Spirituality and Who We Are at Work

Most people would like to work in a setting without the “we-they” mentality,
in which people are treated like adults, and with open sharing of
information throughout the business.
Mikhail Gorbachev
I personally believe we are entering an era of reintegration of
what we do in the marketplace with who we are
as spiritually developing human beings.
– Rinaldo S. Brutoco

Something needs to change about the way we humans view our daily work, and our relationships in the workplace. Too many of us are killing our spirits, and literally ourselves, dragging ourselves to work day after day to places and tasks that drain the very life out of us.

My own exploration into new understandings of spirituality has its roots in a sense of frustration with my own work environment, and even the environment within some volunteer groups with whom I hoped to do work that would make the world a better place. I found that even in these volunteer groups, themselves geared toward creating less violence and more peace and justice in the world, there was a lot of violence in the way people were treated at our meetings, there was very little peace, and frankly a good deal of injustice.

I finally reached the point where I said to myself, “I am not going to do this any more. It is not healthy.” Instead of just walking away, though, I decided to explore the problem. I felt that if we wanted to create peace and social justice in the world, we needed first to figure out how to create it in our own meetings. I became determined to help others to develop an attitude toward the collective workplace that is healthy and reflects the peace and justice we claim to want to bring to the world.

Eventually, I found that there are two parts to this important issue. A major part is the reality that who comes to the workplace or to the volunteer planning meeting and how in touch they are with who they are and what their own personal agenda and story is, has enormous impact on the ability of the company, the school, or the nonprofit agency to be effective in achieving its agenda and mission, not only for its neighborhood or the world, but for its own employees and volunteers. I began to realize that self awareness, and the skills required to manage one’s own inner dynamics are essential components of bringing peace and effectiveness to the workplace.

As I continued to study this issue, I discovered a second part to healing the current crisis at work. I discovered the growing recognition among some business leaders that whatever “spirit” and “spirituality” is with regard to the human experience, it is somehow related to employees being more creative, self-motivated and productive – and I would add – happier at work. That is now my dream: to help everyone who gets out of bed in the morning faced with a day’s labor to be happy about engaging in it.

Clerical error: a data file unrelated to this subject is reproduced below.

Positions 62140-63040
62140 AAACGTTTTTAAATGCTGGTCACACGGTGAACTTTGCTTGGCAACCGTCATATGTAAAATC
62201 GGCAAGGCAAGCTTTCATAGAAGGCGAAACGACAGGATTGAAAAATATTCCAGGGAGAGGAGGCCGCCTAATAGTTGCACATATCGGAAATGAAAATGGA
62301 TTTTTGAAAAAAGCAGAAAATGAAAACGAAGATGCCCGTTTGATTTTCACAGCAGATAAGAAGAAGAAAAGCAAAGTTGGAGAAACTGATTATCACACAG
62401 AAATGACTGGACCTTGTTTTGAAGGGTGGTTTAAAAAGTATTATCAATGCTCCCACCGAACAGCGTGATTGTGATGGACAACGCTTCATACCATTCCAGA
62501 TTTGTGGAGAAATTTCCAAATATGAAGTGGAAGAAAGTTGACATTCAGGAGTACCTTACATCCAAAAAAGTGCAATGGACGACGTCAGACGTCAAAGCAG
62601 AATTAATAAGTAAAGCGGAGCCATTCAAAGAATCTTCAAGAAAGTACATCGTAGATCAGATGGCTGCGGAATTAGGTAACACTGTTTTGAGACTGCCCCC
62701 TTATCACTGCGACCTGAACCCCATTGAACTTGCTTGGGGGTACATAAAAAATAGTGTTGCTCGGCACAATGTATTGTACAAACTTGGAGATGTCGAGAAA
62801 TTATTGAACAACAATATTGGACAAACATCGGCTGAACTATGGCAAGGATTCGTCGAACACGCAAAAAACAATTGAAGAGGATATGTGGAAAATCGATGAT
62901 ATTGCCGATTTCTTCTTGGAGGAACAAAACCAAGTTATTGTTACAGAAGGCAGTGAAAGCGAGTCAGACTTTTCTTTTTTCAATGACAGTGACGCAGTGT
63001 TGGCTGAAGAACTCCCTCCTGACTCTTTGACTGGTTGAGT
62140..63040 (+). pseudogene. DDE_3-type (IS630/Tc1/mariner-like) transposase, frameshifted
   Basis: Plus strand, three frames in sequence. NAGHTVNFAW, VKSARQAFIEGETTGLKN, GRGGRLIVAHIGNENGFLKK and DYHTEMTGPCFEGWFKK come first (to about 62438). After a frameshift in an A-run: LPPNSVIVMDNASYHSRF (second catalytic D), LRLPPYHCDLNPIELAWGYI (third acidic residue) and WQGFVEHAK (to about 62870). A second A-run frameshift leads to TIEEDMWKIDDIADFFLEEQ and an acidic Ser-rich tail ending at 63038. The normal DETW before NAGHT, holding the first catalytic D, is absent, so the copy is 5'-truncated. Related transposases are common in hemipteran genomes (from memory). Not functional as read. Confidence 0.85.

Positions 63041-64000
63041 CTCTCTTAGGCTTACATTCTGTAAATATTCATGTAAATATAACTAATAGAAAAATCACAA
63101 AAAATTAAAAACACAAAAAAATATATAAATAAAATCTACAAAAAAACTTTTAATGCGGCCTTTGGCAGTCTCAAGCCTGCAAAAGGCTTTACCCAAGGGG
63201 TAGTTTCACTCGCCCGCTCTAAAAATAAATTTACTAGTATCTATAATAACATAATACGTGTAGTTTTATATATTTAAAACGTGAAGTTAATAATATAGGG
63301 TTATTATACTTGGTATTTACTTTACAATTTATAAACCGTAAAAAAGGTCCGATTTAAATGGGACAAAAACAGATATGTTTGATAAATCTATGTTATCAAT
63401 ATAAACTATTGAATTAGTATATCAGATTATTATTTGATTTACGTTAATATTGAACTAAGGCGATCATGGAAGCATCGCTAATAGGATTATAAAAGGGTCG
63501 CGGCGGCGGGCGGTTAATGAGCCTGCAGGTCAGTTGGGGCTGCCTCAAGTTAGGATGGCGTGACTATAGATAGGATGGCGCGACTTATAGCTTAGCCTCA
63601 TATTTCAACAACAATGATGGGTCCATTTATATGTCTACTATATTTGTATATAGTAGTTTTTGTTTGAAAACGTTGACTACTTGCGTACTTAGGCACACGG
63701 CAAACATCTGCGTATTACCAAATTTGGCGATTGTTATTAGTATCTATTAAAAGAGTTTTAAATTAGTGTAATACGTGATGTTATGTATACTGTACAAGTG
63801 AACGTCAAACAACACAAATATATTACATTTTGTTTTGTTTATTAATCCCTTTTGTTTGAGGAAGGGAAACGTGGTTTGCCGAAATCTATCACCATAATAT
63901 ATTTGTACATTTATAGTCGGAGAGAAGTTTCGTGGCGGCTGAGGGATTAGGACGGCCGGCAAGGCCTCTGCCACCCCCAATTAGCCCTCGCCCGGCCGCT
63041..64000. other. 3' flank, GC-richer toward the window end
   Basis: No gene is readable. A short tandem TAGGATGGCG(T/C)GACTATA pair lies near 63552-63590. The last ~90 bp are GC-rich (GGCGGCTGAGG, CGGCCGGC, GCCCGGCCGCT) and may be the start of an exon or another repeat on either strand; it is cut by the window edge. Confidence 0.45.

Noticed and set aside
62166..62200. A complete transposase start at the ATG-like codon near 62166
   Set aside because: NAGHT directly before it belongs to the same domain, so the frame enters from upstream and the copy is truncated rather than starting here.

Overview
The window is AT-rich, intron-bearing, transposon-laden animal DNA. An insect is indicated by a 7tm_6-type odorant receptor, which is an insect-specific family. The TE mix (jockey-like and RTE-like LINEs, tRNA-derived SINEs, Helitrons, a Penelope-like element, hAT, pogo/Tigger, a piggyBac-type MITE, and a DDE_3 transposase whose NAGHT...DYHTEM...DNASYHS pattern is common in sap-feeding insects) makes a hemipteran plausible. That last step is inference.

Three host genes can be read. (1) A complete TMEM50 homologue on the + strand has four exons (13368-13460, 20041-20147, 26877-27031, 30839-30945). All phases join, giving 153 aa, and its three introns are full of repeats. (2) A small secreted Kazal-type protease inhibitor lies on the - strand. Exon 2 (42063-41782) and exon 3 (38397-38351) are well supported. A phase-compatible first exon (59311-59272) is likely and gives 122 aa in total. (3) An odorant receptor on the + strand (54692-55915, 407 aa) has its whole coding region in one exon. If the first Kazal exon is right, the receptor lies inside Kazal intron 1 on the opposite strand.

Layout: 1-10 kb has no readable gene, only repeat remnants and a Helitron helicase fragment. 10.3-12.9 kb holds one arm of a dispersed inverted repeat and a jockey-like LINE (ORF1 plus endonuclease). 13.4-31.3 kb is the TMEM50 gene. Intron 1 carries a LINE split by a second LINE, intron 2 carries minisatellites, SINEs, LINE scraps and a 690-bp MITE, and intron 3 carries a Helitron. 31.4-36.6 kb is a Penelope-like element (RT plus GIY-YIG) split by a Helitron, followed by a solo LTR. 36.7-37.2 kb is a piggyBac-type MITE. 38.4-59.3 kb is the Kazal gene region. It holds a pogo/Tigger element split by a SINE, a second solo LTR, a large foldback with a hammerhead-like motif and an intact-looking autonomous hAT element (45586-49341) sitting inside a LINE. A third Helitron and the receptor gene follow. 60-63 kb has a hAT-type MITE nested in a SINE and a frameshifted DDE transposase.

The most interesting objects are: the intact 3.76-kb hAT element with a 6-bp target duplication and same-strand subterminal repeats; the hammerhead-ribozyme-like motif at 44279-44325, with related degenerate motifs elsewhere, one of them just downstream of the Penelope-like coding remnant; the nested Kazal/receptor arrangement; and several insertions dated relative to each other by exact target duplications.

It was back then in the early 1990’s, that I discovered people like Rinaldo S. Brutoco, founder of the World Business Academy, whom I quoted above. I also discovered Stephen R. Covey, who observes, “We see that people are not just resources or assets, not just economic, social and psychological beings. They are also spiritual beings; they want meaning, a sense of doing something that matters.”

These authors’ renewal of thought about spirituality in the workplace reflects, I think, the major paradigm shift occurring in our world since the last century. A paradigm is a model or pattern of shared assumptions, beliefs, meanings, and rules of behavior. When a paradigm shifts, the whole established pattern breaks down, and fundamental assumptions undergo dramatic change. A new way of seeing, interpreting and making sense of reality emerges.

Included in the global shift now taking place, is the apparent return in our Western culture to a more unified sense of reality. This unified vision was lost when the 17th century scientific and industrial revolutions led to a more “mechanistic” worldview. Driven by the scientific method and the image of the industrial complex, we began seeing our Universe as a great “machine,” composed of elementary building blocks. We came to view our Earth as nothing more than an inert pile of resources for our consumption. We came eventually to view people as machines, valued only for what they could produce; and, like parts in a machine, easily replaced as they began to show wear or to be unproductive. In this mechanistic culture, people’s feelings and inner emotional and spiritual life also were ignored; viewed as too messy and complicated, detracting from the performance of an efficient and “well-oiled” machine.

This old paradigm shaped Western society, and through colonialism now impacts much of the rest of the globe. Many today blame it for the development of industrial and technological advances which are leading to the destruction of our planet. Ironically, it is also some of these same scientific and technological advances which are helping to confirm the ancient sense of the unified nature of reality. The most accepted story today of how our Universe emerged indicates that all of it originated in a single event, perhaps some 13 or 14 billion years ago. Fundamentally, at the ground of our being, we are all connected.

This story of our Universe includes a change in our understanding of what it means to be human. The old paradigm that saw humans as “machines,” also saw us as existing outside of nature. The primary purpose of humans was to produce, to continually create new products out of the raw materials of Earth, creating unlimited economic and technological growth. This perception also was marked by a dualistic split between “spirit” and “matter.” Science studied matter, and left all things related to spirit to the theologians and philosophers, whom many scientists dismissed as irrelevant.